under control.
Etiquette in the Dojo
Try not to arrive late at the dojo . Be at the dojo in plenty of time to change and warm up etc.
Remove shoes before entering the dojo, never walk to the dojo in bare feet
When entering or leaving the dojo, make a correct standing bow (rei) to the dojo honouring
the place of practice.
Carry your equipment and other bags into the dojo in a most respectful way and place them
on the floor in a safe and correct way.
Make sure the dojo floor is cleaned and safe before starting practice.
When in the dojo the armour should only be put on or adjusted from seiza position
(Kneeling down).
The sensei's of the dojo should be treated correctly and with respect at all times.
The sensei sits on the high side of the dojo which is called the “kamiza” (joseki), the senior
sensei sits furthest away from the door. All the others sit opposite the sensei; often the
senior grades are first in line with lower grades down the line but other factors such as age
can be taken into account.
Try not to walk in front of other kendoka sitting on the dojo floor. If this is unavoidable, bow
slightly and extend your right hand in front of you as you pass.
Do not step over a shinai or bokuto, but walk around it.
Do not move another player’s armour unless asked to or permission is given by the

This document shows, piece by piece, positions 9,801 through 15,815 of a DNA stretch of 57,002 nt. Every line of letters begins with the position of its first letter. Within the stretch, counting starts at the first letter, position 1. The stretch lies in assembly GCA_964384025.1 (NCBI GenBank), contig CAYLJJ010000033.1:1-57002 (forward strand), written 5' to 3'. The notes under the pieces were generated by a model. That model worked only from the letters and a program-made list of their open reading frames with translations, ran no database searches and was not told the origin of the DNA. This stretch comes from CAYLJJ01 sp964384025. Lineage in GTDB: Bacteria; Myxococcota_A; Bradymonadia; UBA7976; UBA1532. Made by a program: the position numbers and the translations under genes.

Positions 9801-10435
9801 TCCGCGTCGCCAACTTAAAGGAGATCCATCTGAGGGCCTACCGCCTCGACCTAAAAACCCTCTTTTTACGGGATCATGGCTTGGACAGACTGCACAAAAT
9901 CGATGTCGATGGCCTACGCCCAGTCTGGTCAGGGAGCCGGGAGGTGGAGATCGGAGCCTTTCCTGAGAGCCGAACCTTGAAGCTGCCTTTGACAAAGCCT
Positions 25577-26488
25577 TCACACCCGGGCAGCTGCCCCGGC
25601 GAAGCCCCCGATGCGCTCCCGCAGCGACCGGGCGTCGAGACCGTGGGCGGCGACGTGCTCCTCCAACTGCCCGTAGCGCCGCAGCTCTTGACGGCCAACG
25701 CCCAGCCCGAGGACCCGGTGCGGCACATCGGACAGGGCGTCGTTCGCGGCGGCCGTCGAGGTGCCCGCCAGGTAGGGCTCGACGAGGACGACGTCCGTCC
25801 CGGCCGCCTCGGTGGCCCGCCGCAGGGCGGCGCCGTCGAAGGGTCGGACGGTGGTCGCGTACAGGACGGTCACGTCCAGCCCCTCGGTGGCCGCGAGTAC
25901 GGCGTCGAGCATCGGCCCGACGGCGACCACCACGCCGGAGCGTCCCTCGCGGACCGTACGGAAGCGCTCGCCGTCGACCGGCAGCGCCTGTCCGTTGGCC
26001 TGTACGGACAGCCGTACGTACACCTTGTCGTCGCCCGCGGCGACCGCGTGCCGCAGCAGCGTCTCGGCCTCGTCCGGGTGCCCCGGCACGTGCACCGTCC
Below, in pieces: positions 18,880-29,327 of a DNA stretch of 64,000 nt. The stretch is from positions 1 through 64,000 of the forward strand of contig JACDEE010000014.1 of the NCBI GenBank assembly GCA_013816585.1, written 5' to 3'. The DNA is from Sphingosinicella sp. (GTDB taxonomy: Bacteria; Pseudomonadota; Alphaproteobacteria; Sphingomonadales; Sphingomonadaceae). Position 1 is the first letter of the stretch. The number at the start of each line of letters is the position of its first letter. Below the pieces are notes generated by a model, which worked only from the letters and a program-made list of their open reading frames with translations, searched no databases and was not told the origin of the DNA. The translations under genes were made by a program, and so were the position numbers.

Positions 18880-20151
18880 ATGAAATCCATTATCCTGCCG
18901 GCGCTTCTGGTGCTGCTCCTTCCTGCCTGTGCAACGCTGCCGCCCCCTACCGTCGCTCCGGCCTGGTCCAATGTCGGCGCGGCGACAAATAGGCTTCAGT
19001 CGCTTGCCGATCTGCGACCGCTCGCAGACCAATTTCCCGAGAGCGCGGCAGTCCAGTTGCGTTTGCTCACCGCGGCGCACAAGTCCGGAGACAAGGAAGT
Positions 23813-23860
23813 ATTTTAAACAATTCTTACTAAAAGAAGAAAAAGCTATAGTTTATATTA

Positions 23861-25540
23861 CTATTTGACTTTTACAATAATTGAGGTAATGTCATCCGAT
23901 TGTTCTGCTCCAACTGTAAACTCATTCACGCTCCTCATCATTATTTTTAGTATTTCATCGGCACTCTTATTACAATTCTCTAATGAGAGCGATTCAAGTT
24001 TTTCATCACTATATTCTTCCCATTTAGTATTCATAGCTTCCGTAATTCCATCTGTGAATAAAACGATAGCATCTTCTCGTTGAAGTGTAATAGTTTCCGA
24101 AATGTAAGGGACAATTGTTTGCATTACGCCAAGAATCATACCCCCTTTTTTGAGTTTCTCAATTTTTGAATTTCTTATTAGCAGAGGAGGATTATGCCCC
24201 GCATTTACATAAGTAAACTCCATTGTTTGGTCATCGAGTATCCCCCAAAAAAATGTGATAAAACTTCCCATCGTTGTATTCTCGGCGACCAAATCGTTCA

Bow to your opponent at the start and finish of each practice.
During practice higher grades stand on the sensei side of the Dojo, facing the lower
If shinais or armour need to be adjusted during practice, you should indicate to your
partner by rising your right hand and then, both in standing position put your shinais
away (Osame-to) step back out of the way of others. You should sit in seiza and
make the necessary adjustments. The opponent waits until the adjustment is made,
then both bow and recommence practice.
If you have to leave the dojo during training for any reason please ask permission
from the dojo senior member (Senpai) or the sensei. It is good manners to let us
know also if you are not feeling well, you might need help .
During Kendo practice, there should be no talking between players. The training
session is a time of learning and not a time for discussion or gossip, there is time
enough for this afterwards.
Respect at all times should be shown to the sensei, dojo and fellow students.
Personal thanks are expressed with a kneeling rei between sensei and students,
and amongst fellow students.
The final rei marks the end of the training session and students are free to leave the
dojo. However bogu should be properly packed away before leaving the dojo.
If relaxed sitting is permitted sit with legs crossed and back straight. Ensure feet are
covered by hakama. This is the only other acceptable sitting position in the dojo
other than seiza. Do not allow yourself to slump.
Seiza (Formal sitting kneeling)
Seiza is the formal Japanese style of sitting (kneeling). Kneel with your knees about
20 cm apart, your feet should be slightly crossed, with the big toe of the right foot
resting on top of the left. Your hands should rest lightly on your thighs with fingers
extended and together. The back should be straight, with shoulders relaxed and
head looking directly forward with the mouth closed. The correct way to assume